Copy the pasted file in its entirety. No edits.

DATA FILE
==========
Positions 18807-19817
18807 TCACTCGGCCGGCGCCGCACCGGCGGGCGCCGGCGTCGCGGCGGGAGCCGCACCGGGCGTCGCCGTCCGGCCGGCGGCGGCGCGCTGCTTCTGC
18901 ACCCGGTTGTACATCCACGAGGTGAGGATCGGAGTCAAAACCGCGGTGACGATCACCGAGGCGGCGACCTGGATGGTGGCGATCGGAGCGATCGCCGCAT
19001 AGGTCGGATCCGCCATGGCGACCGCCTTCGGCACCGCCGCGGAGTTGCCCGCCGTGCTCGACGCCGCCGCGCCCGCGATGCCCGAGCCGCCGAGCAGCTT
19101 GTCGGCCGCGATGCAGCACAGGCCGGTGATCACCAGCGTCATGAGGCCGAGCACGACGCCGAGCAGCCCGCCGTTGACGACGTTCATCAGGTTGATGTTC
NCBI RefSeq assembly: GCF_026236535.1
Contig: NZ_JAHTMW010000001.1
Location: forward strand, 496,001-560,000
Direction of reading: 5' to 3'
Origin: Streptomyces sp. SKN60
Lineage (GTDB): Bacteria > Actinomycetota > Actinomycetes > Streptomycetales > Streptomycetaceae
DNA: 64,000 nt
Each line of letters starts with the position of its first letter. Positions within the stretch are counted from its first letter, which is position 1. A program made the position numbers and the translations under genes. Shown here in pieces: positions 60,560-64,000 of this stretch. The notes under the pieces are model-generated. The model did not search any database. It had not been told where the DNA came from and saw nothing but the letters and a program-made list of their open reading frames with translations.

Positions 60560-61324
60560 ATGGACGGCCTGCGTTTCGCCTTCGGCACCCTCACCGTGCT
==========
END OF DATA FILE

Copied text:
Positions 18807-19817
18807 TCACTCGGCCGGCGCCGCACCGGCGGGCGCCGGCGTCGCGGCGGGAGCCGCACCGGGCGTCGCCGTCCGGCCGGCGGCGGCGCGCTGCTTCTGC
18901 ACCCGGTTGTACATCCACGAGGTGAGGATCGGAGTCAAAACCGCGGTGACGATCACCGAGGCGGCGACCTGGATGGTGGCGATCGGAGCGATCGCCGCAT
19001 AGGTCGGATCCGCCATGGCGACCGCCTTCGGCACCGCCGCGGAGTTGCCCGCCGTGCTCGACGCCGCCGCGCCCGCGATGCCCGAGCCGCCGAGCAGCTT
19101 GTCGGCCGCGATGCAGCACAGGCCGGTGATCACCAGCGTCATGAGGCCGAGCACGACGCCGAGCAGCCCGCCGTTGACGACGTTCATCAGGTTGATGTTC
NCBI RefSeq assembly: GCF_026236535.1
Contig: NZ_JAHTMW010000001.1
Location: forward strand, 496,001-560,000
Direction of reading: 5' to 3'
Origin: Streptomyces sp. SKN60
Lineage (GTDB): Bacteria > Actinomycetota > Actinomycetes > Streptomycetales > Streptomycetaceae
DNA: 64,000 nt
Each line of letters starts with the position of its first letter. Positions within the stretch are counted from its first letter, which is position 1. A program made the position numbers and the translations under genes. Shown here in pieces: positions 60,560-64,000 of this stretch. The notes under the pieces are model-generated. The model did not search any database. It had not been told where the DNA came from and saw nothing but the letters and a program-made list of their open reading frames with translations.

Positions 60560-61324
60560 ATGGACGGCCTGCGTTTCGCCTTCGGCACCCTCACCGTGCT